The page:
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Yeast overgrowth is often responsible for an imbalance in the gut microbiome. It’s also associated with various digestive gastrointestinal conditions such as ulcerative colitis and Crohn’s disease.

Moreover, several animal studies have shown that Candida colonization in the gut can lead to inflammation that promotes further colonization. This can lead to a vicious cycle in which low-level inflammation continues to support the spread of Candida and may even contribute to inflammatory bowel disease.

Both inflammatory bowel diseases and Candida overgrowth are associated with increased levels of the pro-inflammatory cytokines.[5]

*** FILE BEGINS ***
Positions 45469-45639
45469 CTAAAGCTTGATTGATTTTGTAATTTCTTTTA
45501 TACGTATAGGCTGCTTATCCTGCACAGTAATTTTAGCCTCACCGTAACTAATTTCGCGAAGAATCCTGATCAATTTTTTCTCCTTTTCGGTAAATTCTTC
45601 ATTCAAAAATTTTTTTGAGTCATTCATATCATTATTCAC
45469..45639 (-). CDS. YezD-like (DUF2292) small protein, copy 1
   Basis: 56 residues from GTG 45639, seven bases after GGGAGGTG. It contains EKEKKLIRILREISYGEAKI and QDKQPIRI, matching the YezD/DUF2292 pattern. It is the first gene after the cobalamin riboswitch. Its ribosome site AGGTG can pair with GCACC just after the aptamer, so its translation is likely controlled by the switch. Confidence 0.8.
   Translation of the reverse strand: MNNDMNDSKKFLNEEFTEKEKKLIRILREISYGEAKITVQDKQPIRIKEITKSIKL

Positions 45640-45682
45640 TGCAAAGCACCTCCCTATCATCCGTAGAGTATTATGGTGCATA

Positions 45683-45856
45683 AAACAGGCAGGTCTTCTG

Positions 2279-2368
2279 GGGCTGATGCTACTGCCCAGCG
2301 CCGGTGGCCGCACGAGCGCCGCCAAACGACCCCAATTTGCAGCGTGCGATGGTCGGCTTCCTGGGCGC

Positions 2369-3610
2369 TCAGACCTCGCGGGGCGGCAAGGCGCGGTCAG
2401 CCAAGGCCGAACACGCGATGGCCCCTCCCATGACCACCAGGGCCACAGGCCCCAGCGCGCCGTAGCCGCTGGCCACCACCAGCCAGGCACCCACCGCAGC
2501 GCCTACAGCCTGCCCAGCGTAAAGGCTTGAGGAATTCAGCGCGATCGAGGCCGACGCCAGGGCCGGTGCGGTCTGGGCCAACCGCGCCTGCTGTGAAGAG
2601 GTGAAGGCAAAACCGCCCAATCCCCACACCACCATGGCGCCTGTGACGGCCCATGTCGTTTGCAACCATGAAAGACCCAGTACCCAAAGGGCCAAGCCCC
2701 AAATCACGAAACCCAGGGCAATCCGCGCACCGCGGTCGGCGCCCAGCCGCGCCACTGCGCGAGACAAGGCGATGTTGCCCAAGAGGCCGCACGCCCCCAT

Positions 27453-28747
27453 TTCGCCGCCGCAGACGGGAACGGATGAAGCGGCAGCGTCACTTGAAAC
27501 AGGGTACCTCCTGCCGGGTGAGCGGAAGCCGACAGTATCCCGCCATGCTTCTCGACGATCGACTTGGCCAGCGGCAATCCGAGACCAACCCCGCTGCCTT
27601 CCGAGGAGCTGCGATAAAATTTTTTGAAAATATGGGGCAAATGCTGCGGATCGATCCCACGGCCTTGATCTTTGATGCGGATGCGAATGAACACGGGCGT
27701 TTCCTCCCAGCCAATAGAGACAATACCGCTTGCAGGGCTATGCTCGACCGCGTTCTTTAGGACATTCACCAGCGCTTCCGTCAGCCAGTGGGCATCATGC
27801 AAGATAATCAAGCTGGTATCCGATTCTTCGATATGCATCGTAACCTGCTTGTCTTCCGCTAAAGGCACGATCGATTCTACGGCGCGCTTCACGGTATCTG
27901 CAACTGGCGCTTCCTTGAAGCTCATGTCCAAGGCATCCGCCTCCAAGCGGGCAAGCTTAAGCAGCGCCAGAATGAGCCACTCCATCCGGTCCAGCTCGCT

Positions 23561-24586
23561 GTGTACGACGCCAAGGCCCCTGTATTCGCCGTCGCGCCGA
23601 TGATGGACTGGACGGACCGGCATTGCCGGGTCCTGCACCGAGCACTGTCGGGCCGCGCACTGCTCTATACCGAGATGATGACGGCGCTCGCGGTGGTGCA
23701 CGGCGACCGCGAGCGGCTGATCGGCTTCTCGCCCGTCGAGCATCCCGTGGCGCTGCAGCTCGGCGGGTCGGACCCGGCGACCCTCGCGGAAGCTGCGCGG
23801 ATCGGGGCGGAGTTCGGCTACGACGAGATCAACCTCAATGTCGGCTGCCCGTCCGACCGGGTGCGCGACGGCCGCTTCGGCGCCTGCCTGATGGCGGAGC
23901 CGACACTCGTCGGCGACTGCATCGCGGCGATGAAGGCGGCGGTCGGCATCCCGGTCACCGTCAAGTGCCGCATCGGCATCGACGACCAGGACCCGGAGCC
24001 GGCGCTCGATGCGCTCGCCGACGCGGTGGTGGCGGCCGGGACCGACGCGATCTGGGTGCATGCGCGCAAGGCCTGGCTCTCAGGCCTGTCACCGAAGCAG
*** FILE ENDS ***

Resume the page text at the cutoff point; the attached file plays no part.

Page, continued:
3. Fungal Infections of the Skin and Nails

Your skin and nails are also home to many species of beneficial bacteria that help prevent the Candida yeast from spreading. However, if a change to your environment or health status affects the temperature or moisture levels of your body, your beneficial bacteria may struggle to keep the Candida yeast in check.

Higher temperatures, moisture, and acidity can cause some bacteria and yeasts to grow out of control. This can be caused by certain climates or health conditions, but also by cosmetics, soaps, and other topical skin care products.

Although Candida infections of the skin can affect any part of the body, its prime locations are the areas that are warm and moist. Most Candida infections are in the groin, armpits, or feet. Symptoms include itching and an angry rash.[6]

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4. Low Energy and Fatigue